Sioux Falls is the largest city in the state of South Dakota. Sioux Falls is the county seat of Minnehaha County, and also extends into Lincoln County to the south. The history of Sioux Falls revolves around the cascades of the Big Sioux River.
The falls were created about 14,000 years ago when the last glacial ice sheet redirected the flow of the river into the large looping bends of its present course. Fueled by water from the melting ice, the river exposed the underlying Sioux quartzite bedrock, the hard pinkish stone of the falls. The quartzite itself is about a billion and a half years old. It began as sediments deposited on the bottom of an ancient, shallow sea. Courtesy of the Siouxland Heritage Museums The lure of the falls has been a powerful influence.
A prehistoric people who inhabited the region before 500 B.C. left numerous burial mounds on the high bluffs near the river. These people were followed by an agricultural society that built fortified villages on many of the same sites. Tribes of the Lakota and Dakota, widely ranging nomadic bison hunters, arrived sometime around the 18th century. Early maps indicate they used the falls as a place to rendezvous with French fur trappers, considered the first European visitors at the falls. The falls also drew the attention of early explorers.
An August 1804 journal entry of the Lewis and Clark expedition describes the falls of the “Soues River.” Famous pathfinder John C. Fremont and French scientist Joseph Nicollet explored the region in 1838 and also write a description of the falls. Both are considered second hand accounts rather than evidence of an actual visit. The first documented visit was by Philander Prescott, an explorer, trader, and trapper who camped overnight at the falls in December 1832. Captain James Allen led a military expedition out of Fort Des Moines in 1844. The early descriptions of the falls were published in The States and Territories of the Great West, an 1856 book by Jacob Ferris which inspired town site developers to seek out the falls. The focus of intense land speculation activity in Minnesota and Iowa during the mid-1850s inevitably turned toward the Big Sioux River valley.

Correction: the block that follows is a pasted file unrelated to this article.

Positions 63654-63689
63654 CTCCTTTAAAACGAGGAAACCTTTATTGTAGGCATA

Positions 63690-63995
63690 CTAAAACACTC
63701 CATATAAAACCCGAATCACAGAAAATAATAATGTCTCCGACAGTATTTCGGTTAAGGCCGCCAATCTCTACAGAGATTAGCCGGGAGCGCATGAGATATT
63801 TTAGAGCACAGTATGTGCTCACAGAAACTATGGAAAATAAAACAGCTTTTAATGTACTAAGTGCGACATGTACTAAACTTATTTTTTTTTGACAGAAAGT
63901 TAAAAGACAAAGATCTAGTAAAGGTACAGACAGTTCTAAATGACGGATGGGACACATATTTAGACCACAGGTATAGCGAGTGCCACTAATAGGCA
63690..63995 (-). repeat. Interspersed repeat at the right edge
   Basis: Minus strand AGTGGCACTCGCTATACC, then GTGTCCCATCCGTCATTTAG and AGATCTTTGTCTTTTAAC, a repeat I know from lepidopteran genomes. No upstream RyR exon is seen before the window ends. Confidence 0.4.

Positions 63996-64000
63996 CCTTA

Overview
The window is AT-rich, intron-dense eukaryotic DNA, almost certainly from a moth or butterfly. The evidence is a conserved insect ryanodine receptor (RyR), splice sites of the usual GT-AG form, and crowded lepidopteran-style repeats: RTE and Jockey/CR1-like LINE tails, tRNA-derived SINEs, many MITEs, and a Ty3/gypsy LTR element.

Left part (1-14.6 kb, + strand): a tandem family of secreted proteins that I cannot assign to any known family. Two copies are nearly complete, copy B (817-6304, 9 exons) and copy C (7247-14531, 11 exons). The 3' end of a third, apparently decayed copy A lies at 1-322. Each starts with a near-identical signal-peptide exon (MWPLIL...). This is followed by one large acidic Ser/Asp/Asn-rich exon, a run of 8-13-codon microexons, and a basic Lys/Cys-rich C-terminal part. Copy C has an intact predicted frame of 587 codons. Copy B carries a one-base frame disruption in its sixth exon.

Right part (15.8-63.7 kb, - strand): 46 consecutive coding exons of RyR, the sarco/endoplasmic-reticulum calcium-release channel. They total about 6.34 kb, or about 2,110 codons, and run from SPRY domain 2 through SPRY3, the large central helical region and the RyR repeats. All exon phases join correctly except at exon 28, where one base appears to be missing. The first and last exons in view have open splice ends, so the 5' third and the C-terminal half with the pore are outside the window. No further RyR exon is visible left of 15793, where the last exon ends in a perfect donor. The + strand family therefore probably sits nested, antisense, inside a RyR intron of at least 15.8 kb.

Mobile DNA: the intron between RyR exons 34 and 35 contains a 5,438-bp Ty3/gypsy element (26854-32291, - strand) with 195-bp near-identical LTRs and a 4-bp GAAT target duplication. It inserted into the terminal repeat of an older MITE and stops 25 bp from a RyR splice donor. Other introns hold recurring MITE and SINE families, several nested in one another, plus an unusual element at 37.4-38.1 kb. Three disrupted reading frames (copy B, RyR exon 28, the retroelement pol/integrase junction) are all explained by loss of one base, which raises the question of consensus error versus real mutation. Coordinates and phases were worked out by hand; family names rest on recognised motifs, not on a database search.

The first documented European visit was made by French voyagers/explorers, in the early 1700’s, who mapped the area and took census counts of the Indigenous cities communities at that time (with the Blood Run population being 10,000 people, not outnumbered in population until the 1800’s by Euro-American settlers, thus this area has been a thriving urban area for quite some time). The first documented visit by an American (of European descent) was by Philander Prescott, who camped overnight at the falls in December 1832. Captain James Allen led a military expedition out of Fort Des Moines in 1844. Jacob Ferris described the Falls in his 1856 book “The States and Territories of the Great West.”.
Two separate groups, the Dakota Land Company of St. Paul and the Western Town Company of Dubuque, Iowa organized in 1856 to claim the land around the falls, considering a promising townsite for its beauty and water power. Each laid out 320-acre claims, but worked together for mutual protection. They built a temporary barricade of turf which they dubbed “Fort Sod,” in response to hostilities threatened by native tribes. Seventeen men then spent “the first winter” in Sioux Falls. The following year the population grew to near 40. Although conflicts in Minnehaha County between Native Americans and white settlers were few, the Dakota War of 1862 engulfed nearby southwestern Minnesota. The town was evacuated in August of that year when two local settlers were killed as a result of the conflict. The settlers and soldiers stationed here traveled to Yankton in late August 1862. The abandoned town site was pillaged and burned. The war was prompted by the foul treatment, dislocation, and subsequent starving of Dakota people by settlers pouring into Minnesota on Dakota homelands.
Fort Dakota, a military reservation established in present day downtown, was established in May 1865. Many former settlers gradually returned and a new wave of settlers arrived in the following years. The Village of Sioux Falls, consisting of 1,200 acres (4.9 km2), was incorporated in 1876 and was granted a city charter by the Dakota Territorial legislature on March 3, 1883. The arrival of the railroads ushered in the great Dakota Boom decade of the 1880s.